The magnetic compass is a magnetized needle that is used to observe the direction of the earth’s magnetic field and helps to find a position by taking bearings. It is contained in a box made of a non-magnetic material.

 Other measuring devices, the basic organ of which consists of a movable magnet, are also referred to by this name.

Compass has been translated into Turkish from bussola which is an Italian word .

The working principle of the compass: The compass needle, which is the most important part of the magnetic compass and is in a magnetic field, is mounted on the compass body so that it can move freely.

When the compass needle is released, it always points in the same direction. The pointing of the needle in the same direction is due to the fact that there is a force on earth that pulls the needle. The earth is like a gigantic magnet with one end to the north and the other to the south. The magnetism of the earth causes the compass needle to rotate towards the magnetic north (the north pole of the magnetic field).

The first compasses were produced using magnet stone. First, the sailors; When they placed a small piece of magnet stone on a litter and dropped it into the water, they discovered that the litter aligns with the Earth’s magnetic field lines and one end points to the Pole Star.

This discovery was immediately followed by a second one. An iron or steel needle, which was brought into contact with the magnet stone for a long time, was also aligned in the north-south direction.

The compass was probably discovered separately by Chinese and European sailors in the 12th century.

According to another theory, it was first discovered by the Chinese and reached European civilization through the Arabs.[citation needed]

The first mention of the compass in France began in 1200. This was followed by England in 1207 and Iceland in 1213. Back then, the compass had a primitive structure.

The first important development was Pierre de Maricourt (1269). After threading the needle into a mile, he placed it inside a graduated box with one side transparent.

ART ACTIVITY: Pictures of clock types are now complemented by materials.


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Source: Gülsüm Atile
Source: Gülsüm Atile / Permission from parents given to Gülsüm Atile

DEEPENING: Engineering Integration:



 Using switch, generator, and socket to make circuits and recognize the three elements that must be present in an electrical circuit. Making open circuit and closed circuit according to the switch state.


1-How can we create a simple electrical circuit? What elements are in an electric circuit? Discuss.

2-How to create series and parallel circuits in an electrical circuit? Please search.

3-What do you understand when you say open circuit and closed circuit? Discuss.


1.power supply

2nd socket (with lamp)

3rd key

4.connection cable


1-Plug a connection cable to the ( + ) and ( – ) poles of the power supply.

2-Connect one end of the connection cable to the switch and the other end to the light bulb.

3-When the key is in the on position, turn on the power supply by bringing it to 3-4.5 volts.

4- Observe that the bulb does not light when the key is in the open position.

5-This time, turn off the switch, complete the circuit and observe that the bulb is lit.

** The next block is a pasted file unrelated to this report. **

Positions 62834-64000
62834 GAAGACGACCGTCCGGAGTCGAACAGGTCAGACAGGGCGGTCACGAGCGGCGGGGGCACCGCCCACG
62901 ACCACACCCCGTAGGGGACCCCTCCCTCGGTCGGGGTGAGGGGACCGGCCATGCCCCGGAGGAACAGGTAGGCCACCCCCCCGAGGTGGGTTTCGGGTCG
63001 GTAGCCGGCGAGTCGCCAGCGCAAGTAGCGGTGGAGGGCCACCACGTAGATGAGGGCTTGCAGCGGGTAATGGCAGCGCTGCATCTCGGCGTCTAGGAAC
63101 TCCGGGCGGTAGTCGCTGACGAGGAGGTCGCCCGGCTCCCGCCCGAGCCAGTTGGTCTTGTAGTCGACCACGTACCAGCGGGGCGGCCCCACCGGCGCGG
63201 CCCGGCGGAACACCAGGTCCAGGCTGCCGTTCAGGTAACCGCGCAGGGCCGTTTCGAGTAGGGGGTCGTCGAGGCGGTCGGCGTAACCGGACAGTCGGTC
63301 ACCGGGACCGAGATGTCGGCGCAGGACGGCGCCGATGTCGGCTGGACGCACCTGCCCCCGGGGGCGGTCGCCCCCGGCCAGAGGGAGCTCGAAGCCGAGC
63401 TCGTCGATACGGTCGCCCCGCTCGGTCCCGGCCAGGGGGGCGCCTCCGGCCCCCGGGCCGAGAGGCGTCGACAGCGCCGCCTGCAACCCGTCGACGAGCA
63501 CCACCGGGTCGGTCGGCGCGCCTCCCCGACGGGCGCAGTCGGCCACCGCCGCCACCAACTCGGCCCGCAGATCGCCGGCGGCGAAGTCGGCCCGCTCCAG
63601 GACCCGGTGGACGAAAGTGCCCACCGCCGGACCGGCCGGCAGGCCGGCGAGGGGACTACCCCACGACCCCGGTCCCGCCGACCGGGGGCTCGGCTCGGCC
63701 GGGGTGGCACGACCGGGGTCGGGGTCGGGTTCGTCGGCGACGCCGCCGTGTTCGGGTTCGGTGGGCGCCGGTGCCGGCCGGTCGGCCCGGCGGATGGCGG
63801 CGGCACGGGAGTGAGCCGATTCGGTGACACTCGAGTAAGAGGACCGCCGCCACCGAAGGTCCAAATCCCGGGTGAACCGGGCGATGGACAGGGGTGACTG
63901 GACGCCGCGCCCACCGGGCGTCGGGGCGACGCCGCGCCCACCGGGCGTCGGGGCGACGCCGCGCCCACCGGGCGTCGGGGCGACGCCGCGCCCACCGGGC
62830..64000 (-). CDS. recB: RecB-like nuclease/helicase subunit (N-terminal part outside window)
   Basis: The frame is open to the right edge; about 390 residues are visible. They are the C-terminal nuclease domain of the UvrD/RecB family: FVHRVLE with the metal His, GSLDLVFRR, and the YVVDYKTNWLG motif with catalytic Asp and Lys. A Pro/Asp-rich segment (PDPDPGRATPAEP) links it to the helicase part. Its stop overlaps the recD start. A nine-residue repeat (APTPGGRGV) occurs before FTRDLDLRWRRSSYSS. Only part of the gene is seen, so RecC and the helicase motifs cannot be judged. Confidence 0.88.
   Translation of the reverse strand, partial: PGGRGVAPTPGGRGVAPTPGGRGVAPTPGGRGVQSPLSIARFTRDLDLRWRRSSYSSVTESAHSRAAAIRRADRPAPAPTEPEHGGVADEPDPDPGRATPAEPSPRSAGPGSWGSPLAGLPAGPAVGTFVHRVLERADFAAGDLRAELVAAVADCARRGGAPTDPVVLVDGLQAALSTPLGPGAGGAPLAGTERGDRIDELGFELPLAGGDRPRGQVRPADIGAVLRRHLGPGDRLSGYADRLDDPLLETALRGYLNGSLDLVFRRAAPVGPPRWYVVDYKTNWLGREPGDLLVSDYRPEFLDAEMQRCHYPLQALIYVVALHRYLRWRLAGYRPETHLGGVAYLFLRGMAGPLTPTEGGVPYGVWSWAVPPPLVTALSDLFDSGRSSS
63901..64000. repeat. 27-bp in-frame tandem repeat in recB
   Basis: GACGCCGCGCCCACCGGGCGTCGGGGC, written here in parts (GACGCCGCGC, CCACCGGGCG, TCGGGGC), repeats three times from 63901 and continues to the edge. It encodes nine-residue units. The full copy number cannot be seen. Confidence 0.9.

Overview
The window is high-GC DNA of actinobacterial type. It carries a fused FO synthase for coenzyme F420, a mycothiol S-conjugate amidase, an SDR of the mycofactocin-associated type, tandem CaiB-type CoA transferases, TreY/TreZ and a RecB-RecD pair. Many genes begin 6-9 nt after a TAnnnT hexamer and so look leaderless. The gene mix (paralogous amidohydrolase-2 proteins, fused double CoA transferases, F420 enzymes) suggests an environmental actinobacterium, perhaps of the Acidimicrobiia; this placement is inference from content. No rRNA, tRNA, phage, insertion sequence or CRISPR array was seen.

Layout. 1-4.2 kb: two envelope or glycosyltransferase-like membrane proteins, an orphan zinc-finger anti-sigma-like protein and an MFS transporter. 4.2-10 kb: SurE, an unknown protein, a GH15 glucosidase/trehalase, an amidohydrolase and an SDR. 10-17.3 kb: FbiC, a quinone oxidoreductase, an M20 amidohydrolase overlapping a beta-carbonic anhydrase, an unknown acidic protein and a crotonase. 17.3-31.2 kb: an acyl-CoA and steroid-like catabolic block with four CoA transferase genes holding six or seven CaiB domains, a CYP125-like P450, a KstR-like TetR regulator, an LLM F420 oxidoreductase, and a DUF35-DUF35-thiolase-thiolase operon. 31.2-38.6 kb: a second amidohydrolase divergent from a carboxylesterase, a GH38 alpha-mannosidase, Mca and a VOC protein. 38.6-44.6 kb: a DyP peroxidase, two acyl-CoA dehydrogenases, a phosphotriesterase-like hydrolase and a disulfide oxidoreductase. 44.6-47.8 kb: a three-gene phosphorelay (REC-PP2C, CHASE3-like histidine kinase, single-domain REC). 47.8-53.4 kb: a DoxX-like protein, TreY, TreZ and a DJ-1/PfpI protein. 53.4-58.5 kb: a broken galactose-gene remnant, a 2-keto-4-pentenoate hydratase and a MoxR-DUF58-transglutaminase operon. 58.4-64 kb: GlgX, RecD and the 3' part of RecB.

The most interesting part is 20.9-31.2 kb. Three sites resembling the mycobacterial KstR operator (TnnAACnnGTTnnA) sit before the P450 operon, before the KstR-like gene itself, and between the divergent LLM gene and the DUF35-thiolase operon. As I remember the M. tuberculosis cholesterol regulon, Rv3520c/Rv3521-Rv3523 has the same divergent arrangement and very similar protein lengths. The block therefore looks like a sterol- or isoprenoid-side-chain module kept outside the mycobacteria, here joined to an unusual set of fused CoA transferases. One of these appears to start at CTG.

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Circuit with no current is called “open circuit”, circuit with current is called “closed circuit”.


The uninterrupted conductive path that provides the movement of electric charges from one end of the generator to the other is called an “electrical circuit”. The direction of the current in an electrical circuit is from the (+) pole to the (-) pole.

Mathematics Integration:

Placing the numbers of the clock correctly. Placing the directions of the compass correctly. Placing the materials correctly in a simple electrical circuit.

The project-based learning method is applied by using the learning-by-doing method.

EVALUATION :Attributes Yes No Undecided
Engineering:How many batteries did you put in the electrical circuit?   
Measuring: Does the bulb turn on when the switch is opened in the electrical circuit?   
Time: When the switch in the electrical circuit is closed, the bulb goes out.     
Was it fun to build the electrics?   
Do you want to do the same activity again?   
Can we find our way when we lose our way?   
We find our way with the compass.   
Does the clock show the time?   
Did you like the activities?   
Author : Scientix Ambassador Gülsüm Atile Hakkı Tatoğlu Primary School Muratpaşa / Antalya

Project Team :

Aynur Akhundova Qobustan, Cəyirli kənd ümumi orta məktəbi Azerbaijan Stanisława Stępień Kindergarten Self-Government No.18 in Kielce/Poland Apostalia Beka-4th kindergarten of N. lonia Greece
Melek Çılgın-Mustafa Şimşek Kindrgarten-Antalya-Türkiye
Joana HG Leitao, EB Caneira-Montijo, Portugal
Şerife Uysal-Şekibe Aksoy Primary School-Konya /Türkiye Salih Çalık-Kestel Mehmet Akif Ersoy Primary School-Bursa/Türkiye
Ayça Demir-Türkoğlu Primary School-Ankara/Türkiye
Emel Cansevdi-Helvacı Primary School-İzmir/Türkiye
Mehtap Demirel-Şehit Bebek Mustafa Bedirhan Karakaya Kindergarten Małgorzata Ira Specjalny Ośrodek Szkolno-Wychowawczy im. ks. J. Twardowskiego w Radomsku Poland Valentina Shkreta Fushe Kruje, Albania Ndrec Cup
Tuba Şen-Şehit Faruk Erarslanoğlu Primary School-Ankara/Türkiye
Seher Bedir-Çukurca Fan Club Primary School/Türkiye Nurullah Gürbüz Kestel Mehmet Akif Ersoy Primary School-Bursa/Türkiye Evangelia Triantafyllou 2nd Kindergarten Peania Attica Greece Maria Zindato ICS “Sant’Eufemia” di Lamezia Terme Italy


  1. A great project, that takes kids to the next level. Glad to be part of it.